True, $40 million a year can make the dissolution of your public persona a reasonably decent tradeoff, but we lost the argument about who won his windmill tilt with the Patriots. It’s done, and he is now permanently and irrevocably a figure of ridicule.

But that’s not the only debating point America lost Sunday night, and while you wouldn’t think it given how much time we are willing to shouting at each other, quality arguments are not easily replaced.

We have almost surely lost the mindless debate about the best quarterback ever, because there is nothing anyone can bring up that the words “Tom Brady” cannot rebut except calling his own plays, and since that is no longer allowed in football, it is a silly asterisk to apply.

We have almost surely lost the equally silly shouter about the best coach ever. Bill Belichick is defiantly not fun, but he has built, improved and bronzed an organizational model that is slowly swallowing the rest of the sport. That and five trophies makes him the equal if not better of the short list of Paul Brown, George Halas, Vince Lombardi, Bill Walsh and Tom Landry.

Plus, Belichick locked up the most absurd response to a question in coaching history Monday when he said, “As great as today feels . . . we're five weeks behind the other teams for the 2017 season.” Even allowing for Gregg Popovich in-game interviews, the so-grim-he-could-make-a-robot-cry worship-the-process response has now become a cliché. If 2017 prep was so important, he should have skipped yesterday’s game, and he definitely should have chosen not to waste so much time on the trophy stand after the game when training camp drills needed to be scheduled.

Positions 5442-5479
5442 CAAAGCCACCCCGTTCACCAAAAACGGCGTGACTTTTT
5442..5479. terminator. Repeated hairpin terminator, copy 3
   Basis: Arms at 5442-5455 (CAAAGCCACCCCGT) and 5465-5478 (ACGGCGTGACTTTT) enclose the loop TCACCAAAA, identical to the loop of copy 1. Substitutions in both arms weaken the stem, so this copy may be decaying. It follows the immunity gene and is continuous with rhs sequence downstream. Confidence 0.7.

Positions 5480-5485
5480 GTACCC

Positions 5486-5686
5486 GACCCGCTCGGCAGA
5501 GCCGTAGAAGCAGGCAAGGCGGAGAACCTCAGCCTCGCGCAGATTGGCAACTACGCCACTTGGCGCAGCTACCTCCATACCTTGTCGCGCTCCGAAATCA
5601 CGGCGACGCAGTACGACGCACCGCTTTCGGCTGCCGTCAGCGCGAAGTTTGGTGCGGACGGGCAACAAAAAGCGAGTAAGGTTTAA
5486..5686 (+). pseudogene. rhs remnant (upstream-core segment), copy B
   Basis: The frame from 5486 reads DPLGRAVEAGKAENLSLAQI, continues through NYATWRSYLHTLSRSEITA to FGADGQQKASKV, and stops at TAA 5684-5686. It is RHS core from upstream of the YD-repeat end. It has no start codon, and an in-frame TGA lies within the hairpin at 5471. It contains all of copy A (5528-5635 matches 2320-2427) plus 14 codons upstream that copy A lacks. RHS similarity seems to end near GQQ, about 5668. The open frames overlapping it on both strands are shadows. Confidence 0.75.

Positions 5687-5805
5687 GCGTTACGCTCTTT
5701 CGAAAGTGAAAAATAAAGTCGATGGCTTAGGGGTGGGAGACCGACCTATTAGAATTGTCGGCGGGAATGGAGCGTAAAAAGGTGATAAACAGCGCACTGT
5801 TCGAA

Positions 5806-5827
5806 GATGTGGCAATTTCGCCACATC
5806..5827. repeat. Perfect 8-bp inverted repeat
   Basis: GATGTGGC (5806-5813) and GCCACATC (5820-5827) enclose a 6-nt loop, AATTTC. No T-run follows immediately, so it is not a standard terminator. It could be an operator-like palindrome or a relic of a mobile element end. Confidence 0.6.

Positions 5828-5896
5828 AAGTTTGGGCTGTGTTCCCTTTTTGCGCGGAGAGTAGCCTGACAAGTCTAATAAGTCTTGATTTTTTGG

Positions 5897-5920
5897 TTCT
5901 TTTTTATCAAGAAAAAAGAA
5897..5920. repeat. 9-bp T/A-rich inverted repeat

Oh, and DeflateGate died. Dead. No zombie possibilities here.

We do have a meatheaded argument ahead of us about which championship in the last year is the best, which can be settled here.

1. Leicester City, because 5,000-1 is 5,000-1, and the whole world understands that. Plus, there was invaluable three-month buildup that engaged non-soccer fans.

2. Chicago Cubs, because 108 years is 108 years.

3. New England Patriots, because . . . well, I don’t have to explain it unless you have no useful memory span. “Down 25 In The Third Quarter” is the new “Down 3-1.”

4. Cleveland Cavaliers, because they slayed the first unbeatable Warrior team by coming from 3-1 down, and even as a silver medalist, it will always be an internet meme, which is what passes for memorable in our decrepit culture.

5. (tie) Villanova basketball and Clemson football in a tie, because they were essentially the same great game.

7. The Pittsburgh Penguins, because the Stanley Cup Final was devoid of drama or high moments, and only 14:53 of overtime. Feh.

But everything else is settled, and this Super Bowl will not be topped for a long time. Our current cycle of absurd championships is almost surely going to end soon, because “Down 3-1” has happened twice in eight months (three times, if you count Warriors over Thunder), and the bar has now been placed well beyond reasonable clearing.

Indeed, the only thing left is for a championship team to spontaneously combust on the award stand. But if they do so and ignite Roger Goodell along the way, that would be an ending America would cheerfully endorse.

But that also isn’t an argument any more, and yes, that includes Gary Bettman.